Stevenson writes ‘The Strange Case of Dr. Jekyll and Mr. Hyde’ with the intention of showing the reader the duality of man and explores this through the juxtaposition of Dr. Jekyll and Mr. Hyde. In this novella, Stevenson also uses the environment and setting of the story to represent the contrast between Dr. Jekyll and Mr. Hyde.
Stevenson used the contemporary setting of Victorian London to write his gothic horror novel. The streets with the gas lamps were the perfect setting following the true horrific stories of Jack the Ripper. He refers to Mr Hyde well as he wanders the streets of London not knowing who he’s going to meet. The elements in gothic horror include irony, movement, time, senses, horrific
The Strange Case of Dr Jekyll and Mr. Hyde is a novel written by Scottish author Robert Louis Stevenson and published in 1886. It concerns a lawyer, Gabriel Utterson, who investigates the strange occurrences between his old friend, Dr. Henry Jekyll, and the reclusive Mr. Edward Hyde. This novel represents an ideology in Western culture; the perpetual conflict between humanity’s virtuosity and immorality. It is interpreted as an accurate guidebook to the Victorian era’s belief of the duality of human nature. This essay will explore Mr. Edward Hyde and whether Stevenson intended for him to be a mere character in the novel or something of wider significance.
“Dr. Jekyll and Mr. Hyde” is a novella written by Robert Louis Stevenson, a Scottish author. Written and published 1886, this novella reflects on the individual, and societal behavior during the Victorian era. During the Victorian era people, were supposed to behave like a normal person. Certain behaviors were highly restricted for example, showing evil. Instead, they were expected to give respect for everyone. People who acted out against the norm during this period were usually sent to asylums because such behaviors were unacceptable. People in this society did just that, they behaved as if they were perfectly normal. This does not mean that their bad side did not exist. Instead, they hid their
to say that Dr Henry Jekyll is very much the best in what he does and
This story is also a way for Stevenson to have a go at hypocroisy and
In this essay I am going to look at Mr Hyde and Dr Jekyll, the first
Stevenson's Use of Literary Techniques in The Strange Case of Dr Jekyll and Mr Hyde
with him again. Also in the later Dr Jekyll wrote that he was going on
The sophisticatedly-constructed novel ‘The Strange Case of Dr Jekyll and Mr Hyde’ was devised in 1886, during the revolutionary Victorian era, by the author, Robert Louis Stevenson. Stevenson developed a desire to write in his early life and ‘Dr Jekyll and Mr Hyde’ cemented his reputation. The novel is widely known for its shocking principles that terrified and alarmed the Victorian readers. ‘Dr Jekyll and Mr Hyde’ plays with the idea of the dual nature of man, his two identities. On the surface, Dr Jekyll is a conventional, Victorian gentleman, but below the surface lurks the primitive, satanic-like creature of Mr Edward Hyde. One of the elements that play a significant part in the novel is setting. Stevenson subtly uses the setting to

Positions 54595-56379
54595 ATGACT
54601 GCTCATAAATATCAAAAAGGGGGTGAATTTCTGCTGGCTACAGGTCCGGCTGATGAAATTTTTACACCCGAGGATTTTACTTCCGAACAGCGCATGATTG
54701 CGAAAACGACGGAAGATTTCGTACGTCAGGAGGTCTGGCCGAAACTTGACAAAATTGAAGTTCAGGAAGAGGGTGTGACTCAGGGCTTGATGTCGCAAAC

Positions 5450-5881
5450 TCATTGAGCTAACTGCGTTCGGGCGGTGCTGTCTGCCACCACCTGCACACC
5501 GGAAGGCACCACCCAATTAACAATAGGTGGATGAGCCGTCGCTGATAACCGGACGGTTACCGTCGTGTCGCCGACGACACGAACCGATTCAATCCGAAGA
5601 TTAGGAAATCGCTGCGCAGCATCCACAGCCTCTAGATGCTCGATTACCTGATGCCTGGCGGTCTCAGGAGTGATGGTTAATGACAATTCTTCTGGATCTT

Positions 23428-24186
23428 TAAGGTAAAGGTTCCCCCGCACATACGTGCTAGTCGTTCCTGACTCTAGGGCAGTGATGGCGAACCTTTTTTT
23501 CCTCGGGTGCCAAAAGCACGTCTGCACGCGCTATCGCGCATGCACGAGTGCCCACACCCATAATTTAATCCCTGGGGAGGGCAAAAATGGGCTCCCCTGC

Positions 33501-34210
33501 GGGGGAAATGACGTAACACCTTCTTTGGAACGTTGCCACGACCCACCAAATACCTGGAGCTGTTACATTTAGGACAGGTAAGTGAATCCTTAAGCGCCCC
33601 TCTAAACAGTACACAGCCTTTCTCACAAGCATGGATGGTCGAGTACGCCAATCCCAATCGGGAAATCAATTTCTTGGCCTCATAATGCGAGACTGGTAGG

This essay will focus on how Robert Louis Stevenson presents the nature of evil through his novel ‘The Strange Case of Dr Jekyll and Mr Hyde’. Using ideas such as duality, the technique used to highlight the two different sides of a character or scene, allegories, an extended metaphor which has an underlying moral significance, and hypocrisy; in this book the Victorians being against all things evil but regularly taking part in frown able deeds that would not be approved of in a ‘respectable’ society. This links in with the idea of secrecy among people and also that evil is present in everyone. The novel also has strong ties and is heavily influenced by religion. Stevenson, being brought up following strong
If Hyde represents all that Victorian London characterized as the East End, then Henry Jekyll, in turn, represents London's West End. As Hyde and Jekyll are dual natures of the same entity, then so are London's East and West sides. Throughout the novel, Stevenson could be using the theme of duality to represent the growing social and economic barriers that existed between these two parts of the city - especially during the 19th century. More importantly, if the novel can be interpreted as a homoerotic commentary of 19th century London, then Stevenson could certainly be observing the obvious increase of homosexuals in the East End, which incited fear and indignation from their more upper-class neighbors to the west.
Dr Jekyll and Mr. Hyde consists of reputation, good vs. evil and damage control. In other words, Utterson tirelessly works to prevent his good friend Dr. Jekyll from being dragged into the horrid affairs of Mr. Hyde, and Dr. Jekyll goes to the greatest of lengths to prevent his Hyde identity from being discovered, in order to avoid anyone knowing of his somewhat questionable scientific work and morally despicable behavior. Much of the novel is based on the characters reputations and how they have to maintain a good public image, as they are upper class people. The novel takes place in Victorian England and the main characters are all male members of upper class London. Enfield, Utterson, Lanyon and Jekyll are all aware of social
Stevenson's Use of Literary Techniques in The Strange Case of Dr. Jekyll and Mr. Hyde